A CONTRASTIVE STUDY OF NOUN FORMATION IN ENGLISH AND IGBO LANGUAGES

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ABSTRACT


This study focuses on analyzing and contrasting the processes of noun formation in both English and Igbo languages. The method of data analysis was contrastive, since this research is a contrastive study of noun formation in English and Igbo. The various rules and processes of noun formation in both languages were identified and classified for the purpose of contrastive studies. In trying to find out the similarities and differences, English and Igbo noun formations were compared so as to postulate the degree of possible interference the Igbo learner will have in learning the English as a second language. The researcher applied marching method of contrastive analysis. It was found that all noun-formation processes are generally rule-governed, but these rules are sometimes very complicated and some processes overlap and interpenetrate each other. General similarities appear in both languages, in borrowing, affixation and compounding. Both languages use prefixes and suffixes in noun-formation. Compounding in English is a very productive process, likewise in Igbo. It was also found that unpredictable formations in English: clipping, acronyms, blending and word-manufacture, are not found in Igbo except for clipping which is found in a few Igbo Christian names. Others are in-fixation and compounding. All compounds in Igbo are semantically endocentric, while English offers four types of semantic compounds.


TABLE OF CONTENTS

Title page
Abstract
Table of contents

CHAPTER ONE: INTRODUCTION
1.0 Introduction
1.1       Background to the Study
1.2       The Igbo language
1.2.      The English Language
1.4.      Statement of Problem
1.5       Purpose of the Study
1.6       Significance of the Study
1.7       Scope of the Study
1.8       Research Questions

CHAPTER TWO: LITERATURE REVIEW
2.0 Introduction
2.1       Theoretical Studies
2.1.1 Contrastive Analysis: Theoretical Considerations
2.1.2 Word Formation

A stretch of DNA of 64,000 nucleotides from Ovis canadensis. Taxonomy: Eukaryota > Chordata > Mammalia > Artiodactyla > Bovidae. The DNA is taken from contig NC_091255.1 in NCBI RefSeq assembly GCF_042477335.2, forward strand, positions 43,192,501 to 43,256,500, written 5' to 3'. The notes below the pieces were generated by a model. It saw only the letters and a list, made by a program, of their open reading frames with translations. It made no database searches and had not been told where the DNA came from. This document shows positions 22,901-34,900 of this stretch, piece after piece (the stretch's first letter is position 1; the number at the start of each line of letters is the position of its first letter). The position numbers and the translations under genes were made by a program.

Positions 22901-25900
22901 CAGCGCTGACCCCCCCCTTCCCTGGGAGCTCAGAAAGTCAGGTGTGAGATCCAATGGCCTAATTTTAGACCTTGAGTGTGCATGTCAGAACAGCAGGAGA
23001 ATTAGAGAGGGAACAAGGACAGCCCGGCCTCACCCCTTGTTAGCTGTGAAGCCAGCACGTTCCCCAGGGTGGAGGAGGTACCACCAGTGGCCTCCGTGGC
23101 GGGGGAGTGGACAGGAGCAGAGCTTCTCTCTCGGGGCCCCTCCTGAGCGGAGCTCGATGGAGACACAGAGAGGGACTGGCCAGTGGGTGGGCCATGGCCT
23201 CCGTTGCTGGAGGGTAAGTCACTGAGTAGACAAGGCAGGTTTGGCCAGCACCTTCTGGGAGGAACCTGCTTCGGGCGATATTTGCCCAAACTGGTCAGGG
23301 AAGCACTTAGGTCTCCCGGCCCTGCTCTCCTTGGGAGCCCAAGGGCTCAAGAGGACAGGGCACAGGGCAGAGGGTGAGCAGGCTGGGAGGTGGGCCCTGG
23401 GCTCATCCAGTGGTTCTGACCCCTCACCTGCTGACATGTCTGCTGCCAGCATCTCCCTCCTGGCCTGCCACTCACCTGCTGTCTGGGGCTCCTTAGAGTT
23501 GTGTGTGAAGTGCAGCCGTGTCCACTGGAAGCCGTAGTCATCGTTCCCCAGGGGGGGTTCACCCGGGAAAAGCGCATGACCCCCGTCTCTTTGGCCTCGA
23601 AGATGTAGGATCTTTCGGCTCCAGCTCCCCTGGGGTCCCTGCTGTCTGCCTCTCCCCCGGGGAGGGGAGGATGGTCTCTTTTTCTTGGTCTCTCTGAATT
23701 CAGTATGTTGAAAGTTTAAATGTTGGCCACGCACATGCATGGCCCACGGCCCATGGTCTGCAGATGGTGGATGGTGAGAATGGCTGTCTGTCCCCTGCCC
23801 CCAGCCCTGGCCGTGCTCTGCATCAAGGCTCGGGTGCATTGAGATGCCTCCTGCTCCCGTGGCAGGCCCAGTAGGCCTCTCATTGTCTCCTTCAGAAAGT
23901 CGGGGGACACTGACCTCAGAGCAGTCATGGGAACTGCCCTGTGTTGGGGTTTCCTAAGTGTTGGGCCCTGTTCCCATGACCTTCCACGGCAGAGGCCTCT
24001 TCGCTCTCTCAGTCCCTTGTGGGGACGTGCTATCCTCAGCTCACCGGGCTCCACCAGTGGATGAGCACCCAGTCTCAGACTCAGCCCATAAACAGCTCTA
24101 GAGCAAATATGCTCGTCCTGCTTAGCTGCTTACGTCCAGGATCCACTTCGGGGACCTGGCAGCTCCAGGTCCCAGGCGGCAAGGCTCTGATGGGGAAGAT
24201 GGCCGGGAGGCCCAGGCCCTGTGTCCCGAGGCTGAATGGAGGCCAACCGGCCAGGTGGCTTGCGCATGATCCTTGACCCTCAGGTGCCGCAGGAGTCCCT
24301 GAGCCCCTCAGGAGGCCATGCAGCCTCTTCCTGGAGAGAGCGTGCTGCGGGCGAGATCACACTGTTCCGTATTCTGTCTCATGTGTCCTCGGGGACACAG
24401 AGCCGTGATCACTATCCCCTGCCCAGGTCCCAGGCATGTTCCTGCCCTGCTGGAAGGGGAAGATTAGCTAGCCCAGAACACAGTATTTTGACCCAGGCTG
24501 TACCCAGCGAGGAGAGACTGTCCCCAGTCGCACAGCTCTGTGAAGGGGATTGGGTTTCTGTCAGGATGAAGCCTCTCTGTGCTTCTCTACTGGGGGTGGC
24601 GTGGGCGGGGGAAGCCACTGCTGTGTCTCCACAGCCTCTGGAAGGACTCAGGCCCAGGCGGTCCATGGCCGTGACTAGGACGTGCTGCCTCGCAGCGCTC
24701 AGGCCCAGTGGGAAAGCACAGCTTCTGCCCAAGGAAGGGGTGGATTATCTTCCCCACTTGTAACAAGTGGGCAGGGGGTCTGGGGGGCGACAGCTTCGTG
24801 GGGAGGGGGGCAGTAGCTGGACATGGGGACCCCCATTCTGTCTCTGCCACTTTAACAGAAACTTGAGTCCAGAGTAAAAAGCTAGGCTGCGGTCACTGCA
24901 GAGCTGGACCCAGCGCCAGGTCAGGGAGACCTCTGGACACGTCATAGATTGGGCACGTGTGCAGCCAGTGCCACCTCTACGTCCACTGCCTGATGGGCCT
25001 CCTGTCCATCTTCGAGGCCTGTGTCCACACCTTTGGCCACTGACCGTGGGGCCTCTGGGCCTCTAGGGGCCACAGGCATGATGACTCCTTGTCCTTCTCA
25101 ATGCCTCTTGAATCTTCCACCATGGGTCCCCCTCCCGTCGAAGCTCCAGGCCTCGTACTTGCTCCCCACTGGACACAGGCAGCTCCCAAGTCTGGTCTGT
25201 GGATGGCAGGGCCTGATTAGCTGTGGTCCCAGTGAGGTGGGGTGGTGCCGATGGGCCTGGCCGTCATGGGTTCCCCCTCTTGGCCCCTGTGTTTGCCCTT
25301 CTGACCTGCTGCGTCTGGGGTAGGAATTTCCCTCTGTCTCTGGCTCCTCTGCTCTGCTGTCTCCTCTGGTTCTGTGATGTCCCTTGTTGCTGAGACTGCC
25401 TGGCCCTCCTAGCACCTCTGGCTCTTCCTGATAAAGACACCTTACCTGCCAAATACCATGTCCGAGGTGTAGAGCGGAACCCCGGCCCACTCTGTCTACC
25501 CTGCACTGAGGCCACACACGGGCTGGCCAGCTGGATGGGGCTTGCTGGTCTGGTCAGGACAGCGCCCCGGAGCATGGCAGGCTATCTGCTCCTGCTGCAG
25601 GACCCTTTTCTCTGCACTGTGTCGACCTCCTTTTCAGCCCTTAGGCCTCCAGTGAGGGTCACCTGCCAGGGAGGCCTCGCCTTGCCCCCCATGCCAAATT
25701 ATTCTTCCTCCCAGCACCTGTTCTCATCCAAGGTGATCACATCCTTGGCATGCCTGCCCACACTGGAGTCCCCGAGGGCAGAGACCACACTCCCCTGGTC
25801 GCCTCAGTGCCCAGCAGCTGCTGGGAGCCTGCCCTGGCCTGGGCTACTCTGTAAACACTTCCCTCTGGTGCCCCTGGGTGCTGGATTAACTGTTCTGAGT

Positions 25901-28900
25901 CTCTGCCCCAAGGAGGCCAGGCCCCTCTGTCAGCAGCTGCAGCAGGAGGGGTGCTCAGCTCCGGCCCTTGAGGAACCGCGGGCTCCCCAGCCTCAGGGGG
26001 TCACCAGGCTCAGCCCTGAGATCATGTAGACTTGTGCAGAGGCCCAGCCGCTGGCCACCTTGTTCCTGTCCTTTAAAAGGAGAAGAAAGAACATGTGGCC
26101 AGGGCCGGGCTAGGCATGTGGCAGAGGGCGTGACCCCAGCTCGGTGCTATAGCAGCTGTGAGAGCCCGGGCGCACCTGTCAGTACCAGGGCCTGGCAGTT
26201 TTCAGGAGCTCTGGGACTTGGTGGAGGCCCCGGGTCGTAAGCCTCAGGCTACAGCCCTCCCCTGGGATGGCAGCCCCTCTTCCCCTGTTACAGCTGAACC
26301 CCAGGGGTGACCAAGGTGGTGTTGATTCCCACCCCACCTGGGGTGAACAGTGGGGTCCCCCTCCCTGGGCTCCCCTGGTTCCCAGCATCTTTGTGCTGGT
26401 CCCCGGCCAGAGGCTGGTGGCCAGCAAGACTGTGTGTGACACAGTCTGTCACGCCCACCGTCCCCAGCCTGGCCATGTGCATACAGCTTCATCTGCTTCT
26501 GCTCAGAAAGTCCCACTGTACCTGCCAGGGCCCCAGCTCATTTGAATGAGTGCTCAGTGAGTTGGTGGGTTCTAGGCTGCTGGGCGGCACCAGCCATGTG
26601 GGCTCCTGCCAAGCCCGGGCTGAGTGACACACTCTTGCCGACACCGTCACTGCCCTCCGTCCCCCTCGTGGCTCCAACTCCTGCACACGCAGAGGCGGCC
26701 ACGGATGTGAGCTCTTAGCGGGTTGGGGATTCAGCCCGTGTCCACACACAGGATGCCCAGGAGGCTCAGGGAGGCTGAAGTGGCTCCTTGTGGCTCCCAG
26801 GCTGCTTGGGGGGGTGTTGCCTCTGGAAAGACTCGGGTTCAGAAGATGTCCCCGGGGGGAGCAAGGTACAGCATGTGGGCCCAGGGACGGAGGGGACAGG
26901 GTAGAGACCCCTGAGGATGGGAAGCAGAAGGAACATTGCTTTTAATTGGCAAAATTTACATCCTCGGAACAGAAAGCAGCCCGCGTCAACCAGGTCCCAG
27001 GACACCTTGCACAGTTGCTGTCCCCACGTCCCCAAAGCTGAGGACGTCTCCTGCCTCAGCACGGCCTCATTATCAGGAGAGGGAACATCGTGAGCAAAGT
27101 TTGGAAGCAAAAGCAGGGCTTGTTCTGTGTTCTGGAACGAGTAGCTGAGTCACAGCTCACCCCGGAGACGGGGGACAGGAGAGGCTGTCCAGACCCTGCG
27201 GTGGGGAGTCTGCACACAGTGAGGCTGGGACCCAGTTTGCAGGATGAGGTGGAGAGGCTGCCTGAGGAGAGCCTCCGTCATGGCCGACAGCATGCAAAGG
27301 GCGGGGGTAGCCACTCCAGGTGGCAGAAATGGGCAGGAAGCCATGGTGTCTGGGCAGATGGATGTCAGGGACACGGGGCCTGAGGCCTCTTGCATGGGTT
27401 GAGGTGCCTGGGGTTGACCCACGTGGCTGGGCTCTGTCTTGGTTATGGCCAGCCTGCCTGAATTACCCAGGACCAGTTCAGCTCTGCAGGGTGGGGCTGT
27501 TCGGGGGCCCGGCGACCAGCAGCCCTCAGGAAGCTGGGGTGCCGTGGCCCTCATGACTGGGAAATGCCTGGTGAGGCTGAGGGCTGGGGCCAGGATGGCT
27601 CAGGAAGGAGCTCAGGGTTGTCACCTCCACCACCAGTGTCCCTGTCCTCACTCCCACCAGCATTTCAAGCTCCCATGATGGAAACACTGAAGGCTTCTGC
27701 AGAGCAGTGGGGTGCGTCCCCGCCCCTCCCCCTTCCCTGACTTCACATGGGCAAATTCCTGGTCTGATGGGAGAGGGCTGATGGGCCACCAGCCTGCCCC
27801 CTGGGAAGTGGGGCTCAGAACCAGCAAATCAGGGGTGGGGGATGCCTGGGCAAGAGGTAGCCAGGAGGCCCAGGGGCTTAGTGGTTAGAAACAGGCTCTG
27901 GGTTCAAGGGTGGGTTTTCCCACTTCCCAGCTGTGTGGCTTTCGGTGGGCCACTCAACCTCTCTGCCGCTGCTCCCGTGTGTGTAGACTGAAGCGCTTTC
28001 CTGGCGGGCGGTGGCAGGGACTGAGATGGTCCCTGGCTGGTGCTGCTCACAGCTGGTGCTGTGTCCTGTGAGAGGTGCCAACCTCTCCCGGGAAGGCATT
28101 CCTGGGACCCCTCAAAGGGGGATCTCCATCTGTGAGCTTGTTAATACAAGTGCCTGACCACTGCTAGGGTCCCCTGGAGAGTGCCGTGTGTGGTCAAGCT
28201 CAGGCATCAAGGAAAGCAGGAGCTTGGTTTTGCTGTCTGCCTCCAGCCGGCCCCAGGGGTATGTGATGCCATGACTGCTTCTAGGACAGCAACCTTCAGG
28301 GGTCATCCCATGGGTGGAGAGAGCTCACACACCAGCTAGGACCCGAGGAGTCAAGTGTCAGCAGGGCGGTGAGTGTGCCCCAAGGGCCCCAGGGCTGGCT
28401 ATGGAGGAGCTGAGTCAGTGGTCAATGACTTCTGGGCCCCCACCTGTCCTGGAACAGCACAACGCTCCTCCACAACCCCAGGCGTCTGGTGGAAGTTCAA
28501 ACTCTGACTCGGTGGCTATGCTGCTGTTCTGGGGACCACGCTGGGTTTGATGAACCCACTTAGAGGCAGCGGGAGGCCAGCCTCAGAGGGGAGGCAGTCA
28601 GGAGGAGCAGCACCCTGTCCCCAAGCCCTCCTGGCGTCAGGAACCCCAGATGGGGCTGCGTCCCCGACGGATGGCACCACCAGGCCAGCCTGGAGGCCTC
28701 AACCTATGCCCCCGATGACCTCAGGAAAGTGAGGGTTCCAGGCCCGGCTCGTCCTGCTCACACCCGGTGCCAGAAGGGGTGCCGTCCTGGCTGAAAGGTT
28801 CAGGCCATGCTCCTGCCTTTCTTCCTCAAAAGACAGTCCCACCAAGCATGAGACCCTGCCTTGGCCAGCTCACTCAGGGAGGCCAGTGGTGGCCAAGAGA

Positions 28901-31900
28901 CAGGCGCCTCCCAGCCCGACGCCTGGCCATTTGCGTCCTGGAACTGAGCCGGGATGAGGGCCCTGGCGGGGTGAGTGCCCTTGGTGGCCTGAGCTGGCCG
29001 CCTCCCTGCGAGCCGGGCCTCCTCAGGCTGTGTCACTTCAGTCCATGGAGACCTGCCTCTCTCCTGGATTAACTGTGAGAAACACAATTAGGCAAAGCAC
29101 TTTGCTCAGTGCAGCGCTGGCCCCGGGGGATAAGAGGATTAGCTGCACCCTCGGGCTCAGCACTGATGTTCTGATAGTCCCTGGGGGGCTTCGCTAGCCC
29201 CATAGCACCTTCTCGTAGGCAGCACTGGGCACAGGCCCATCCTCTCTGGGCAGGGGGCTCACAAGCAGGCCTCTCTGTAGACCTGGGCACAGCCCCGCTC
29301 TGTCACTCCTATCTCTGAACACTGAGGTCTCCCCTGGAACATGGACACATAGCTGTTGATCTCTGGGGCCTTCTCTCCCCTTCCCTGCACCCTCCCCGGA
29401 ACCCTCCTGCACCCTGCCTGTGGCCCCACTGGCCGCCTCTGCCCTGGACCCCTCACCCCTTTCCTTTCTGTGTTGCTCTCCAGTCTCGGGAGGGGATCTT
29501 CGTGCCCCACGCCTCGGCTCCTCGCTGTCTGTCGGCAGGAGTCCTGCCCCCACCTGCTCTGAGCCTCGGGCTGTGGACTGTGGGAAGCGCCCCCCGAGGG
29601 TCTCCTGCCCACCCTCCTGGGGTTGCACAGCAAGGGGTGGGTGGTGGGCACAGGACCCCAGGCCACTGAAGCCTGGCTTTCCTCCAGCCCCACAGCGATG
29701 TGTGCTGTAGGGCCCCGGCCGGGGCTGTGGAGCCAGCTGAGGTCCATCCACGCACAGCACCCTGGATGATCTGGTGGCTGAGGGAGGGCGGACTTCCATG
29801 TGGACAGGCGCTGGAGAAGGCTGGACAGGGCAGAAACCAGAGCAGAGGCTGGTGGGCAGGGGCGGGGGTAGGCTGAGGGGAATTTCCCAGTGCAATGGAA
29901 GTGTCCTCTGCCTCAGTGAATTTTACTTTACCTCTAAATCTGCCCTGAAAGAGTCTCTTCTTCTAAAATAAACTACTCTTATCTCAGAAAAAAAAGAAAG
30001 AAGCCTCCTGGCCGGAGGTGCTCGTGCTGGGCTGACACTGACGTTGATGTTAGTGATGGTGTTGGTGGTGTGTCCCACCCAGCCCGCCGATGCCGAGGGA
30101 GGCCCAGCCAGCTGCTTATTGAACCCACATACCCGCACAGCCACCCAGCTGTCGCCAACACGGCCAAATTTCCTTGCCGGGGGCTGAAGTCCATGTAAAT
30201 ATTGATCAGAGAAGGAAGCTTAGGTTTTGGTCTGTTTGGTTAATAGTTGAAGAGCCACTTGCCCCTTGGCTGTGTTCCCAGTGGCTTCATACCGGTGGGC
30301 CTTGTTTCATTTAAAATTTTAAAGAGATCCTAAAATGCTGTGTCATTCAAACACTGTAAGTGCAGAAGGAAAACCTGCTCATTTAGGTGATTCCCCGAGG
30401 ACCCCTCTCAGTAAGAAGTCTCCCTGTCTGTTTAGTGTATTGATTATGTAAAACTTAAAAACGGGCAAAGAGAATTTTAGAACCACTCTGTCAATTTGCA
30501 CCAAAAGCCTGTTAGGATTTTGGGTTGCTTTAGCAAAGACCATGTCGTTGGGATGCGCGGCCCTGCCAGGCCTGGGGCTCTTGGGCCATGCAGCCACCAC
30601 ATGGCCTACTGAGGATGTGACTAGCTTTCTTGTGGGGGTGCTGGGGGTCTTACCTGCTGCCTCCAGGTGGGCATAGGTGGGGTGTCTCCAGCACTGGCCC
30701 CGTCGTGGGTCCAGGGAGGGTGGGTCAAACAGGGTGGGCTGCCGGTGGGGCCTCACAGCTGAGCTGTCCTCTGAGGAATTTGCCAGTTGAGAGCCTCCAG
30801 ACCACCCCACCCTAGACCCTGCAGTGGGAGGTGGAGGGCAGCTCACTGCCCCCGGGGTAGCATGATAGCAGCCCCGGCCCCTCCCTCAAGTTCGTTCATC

2.2       Empirical studies
2.2.1    Empirical studies on Contrastive Analysis
2.2.2    Empirical Studies on Noun Formation
2.3       Summary of Literature Review

CHAPTER THREE: METHODOLOGY
3.0       Introduction
3.1       Design of the study
3.2       Data Collection Technique
3.3       Method of Data Analysis

CHAPTER FOUR: PRESENTATION AND ANALYSIS OF DATA
4.0.      Introduction
4.1.      Research Question 1
4.2.      Research Question 2
4.3       Research Question 3

CHAPTER FIVE: IMPLICATIONS, DISCUSSION OF FINDINGS AND CONCLUSION
5.0       Introduction
5.1       Discussion of Findings
5.2.      Implications of the Study
5.3.      Conclusion
5.4.      Recommendation for Further Research
WORKS CITED


CHAPTER ONE

1.0                                                            INTRODUCTION

1.1     Background to the Study

Language is a dynamic phenomenon, which takes in new words and thus enables its users to extend its vocabulary. With respect to English, which is used not just as a mother tongue but as a second or foreign language in most parts of the world, new words keep making their ways into the language from time to time. While many of these new words are borrowed from other languages, majority of them are formed. According to Katamba (8) “Speakers of a language do not just commit to memory all the words they know, their competence includes the ability to manipulate rules in order to create new words and unscramble the meaning of novel or unfamiliar words they encounter”.

The term morphology is generally attributed to the German poet, novelist, playwright and philosopher, Johann Wolfang Von Goetha (1749-1832), who coined it early in the nineteenth century in biological context. Its etymology is Greek. ‘Morph’ means ‘shape’ or ‘form’ and morphology is the study of form or forms. In biology, morphology refers to the study of the form and structure of organisms; and in Geology, it refers to the study of the configuration and evolution of land forms. In linguistics, morphology refers to the mental system involved in word formation or to the branch of linguistics that deals with words, their internal structure and how they are formed. Crystal (232-233) in Abdul Muis Ba’dulu (1) defines morphology as a branch of grammar that studies the structure or form of the words, particularly through the use of morpheme. Morphology therefore, studies the structure of words and their formation from smaller parts.

Anagbogu (26-27) is of the opinion that we entered into a second cycle of morphological evolution with Chomsky’s (1972) Remarks on Nominalization. This is because following Chomsky’s (1952) Syntactic Structures, morphology, according to Keifer (265) was incorporated partly into morphophonemics. Morphology has re-emerged from its two places of confinement, the phonological and syntactic components, because according to Anderson (57), the “programmes for reducing it to other domains have proven over-ambitious”. It remains a paradox to note that the same Chomsky whose publication, Syntactic Structures in 1952 contributed immensely to the disappearance of morphology also in Remarks on Nominalization (1972) made proposal for liberating it from syntax.
So, morphology has come to stay as a vital component of language in its own right, having been incorporated into linguistic theory. The aim of a general theory of morphology is to elucidate certain principles that apply to the structure of words in language (Iloene, 2). Morphology tackles some issues such as: the various component parts of a word, and kinds of....



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